• Initiate communication & track progress: If your child is already receiving services as part of his/her IEP, don’t hesitate to proactively reach out to the team to get an update on the progress on a regular basis.
  • The IEP Binder: Something as simple as a physical binder that summarizes your child’s treatment services, goals, interests, reports, etc. is extremely effective. It is crucial in helping the IEP team create a plan that plays into the child’s strengths and weaknesses and grows as the child does. You can learn more about this on

During the meeting: After you have prepared yourself, the material and have your Binder. You’re ready for the meeting.

  • Setting the tone: Be calm, focused, and remember that you’re working as a team. Parents have found that this approach has always led to desirable results. When a difference of opinion arises, the recommendation is to use words such as  “What can we do to help this situation … “, rather than getting upset.
  • Ask questions: Many people have different opinions and that’s okay, ask a lot of questions, understand their point of view, get creative, and work collaboratively. The role of the school district to support the child based on the agreed upon curriculum-based goals and objectives. If you find yourself unable to get on the same page, contact your county’s special education representative. Their role is to play the neutral party and help both teams get on the same page.
  • Finalizing goals & services: Please be sure that you agree with everything on the IEP report before signing it. Once it’s signed by you and the team, it becomes a legally binding contract. This purpose of this is to protect both the parents and the school. Please note that it is not a requirement to sign the IEP report and hand it in after the meeting. Even if you agree with all the details in the report, it is highly recommended to take an extra day to review the final details and turn it in the next day.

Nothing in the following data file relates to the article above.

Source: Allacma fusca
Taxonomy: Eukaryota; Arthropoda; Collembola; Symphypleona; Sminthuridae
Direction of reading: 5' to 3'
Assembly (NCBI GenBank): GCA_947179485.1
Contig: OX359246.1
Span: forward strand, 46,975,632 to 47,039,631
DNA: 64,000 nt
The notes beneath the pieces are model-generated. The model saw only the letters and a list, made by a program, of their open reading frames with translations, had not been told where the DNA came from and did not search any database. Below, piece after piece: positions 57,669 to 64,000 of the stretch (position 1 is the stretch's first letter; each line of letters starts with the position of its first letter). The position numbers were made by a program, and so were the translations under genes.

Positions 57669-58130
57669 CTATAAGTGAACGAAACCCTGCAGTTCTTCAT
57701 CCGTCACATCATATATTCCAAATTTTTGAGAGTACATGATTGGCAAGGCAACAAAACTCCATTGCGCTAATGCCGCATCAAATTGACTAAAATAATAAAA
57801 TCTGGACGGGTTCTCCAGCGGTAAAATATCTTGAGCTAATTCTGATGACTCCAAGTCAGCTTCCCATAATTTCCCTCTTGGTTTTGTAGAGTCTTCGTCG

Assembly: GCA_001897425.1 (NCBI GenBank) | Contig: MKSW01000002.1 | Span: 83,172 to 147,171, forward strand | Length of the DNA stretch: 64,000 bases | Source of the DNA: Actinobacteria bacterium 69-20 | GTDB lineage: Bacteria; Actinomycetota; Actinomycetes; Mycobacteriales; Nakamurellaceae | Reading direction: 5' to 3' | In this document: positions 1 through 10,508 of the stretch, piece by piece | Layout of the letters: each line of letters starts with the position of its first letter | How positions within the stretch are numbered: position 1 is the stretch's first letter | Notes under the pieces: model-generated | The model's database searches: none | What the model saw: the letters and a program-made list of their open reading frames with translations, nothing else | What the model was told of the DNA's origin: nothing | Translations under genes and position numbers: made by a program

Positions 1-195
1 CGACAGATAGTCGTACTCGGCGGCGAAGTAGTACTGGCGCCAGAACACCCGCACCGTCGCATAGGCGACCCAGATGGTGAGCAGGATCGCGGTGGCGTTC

• Copy of your rights: Always accept a copy of your rights during every IEP meeting and file it in your binder, even if you already have multiple copies. In doing so, you show that you’re invested in the process.

After the meeting

  • Keep monitoring the goals & progress: It’s important to see your child make progress on goals in school, home, and any social setting. Lisa was able to accomplish this and can be done by getting regular updates from teachers, school therapists, and the Opya treatment team.Start prepping for the next IEP meeting, rinse and repeat!

The amount of work and effort that goes into the IEP is without a doubt a shadow a mountain of work. However over time it does get easier and a little bit of time investment will not only help the child, but it also makes parents more confident, in control, and less stressed in the long run. Like Lisa, we believe that anyone can advocate for their children, even working parents, since they know their child the best.


About our Opya Contributor:

Lisa is a client (parent) at Opya. Besides being a mom, she is currently working on her Masters in Nursing (Leadership & Management) and works for Lucile Packard Children’s Hospital where she works as a nurse. She has been an advocate for patients going on 14 years and is now putting those skills to use in treatment and educational environments, including IEP meetings. She is also the President of the PTA at her child’s school.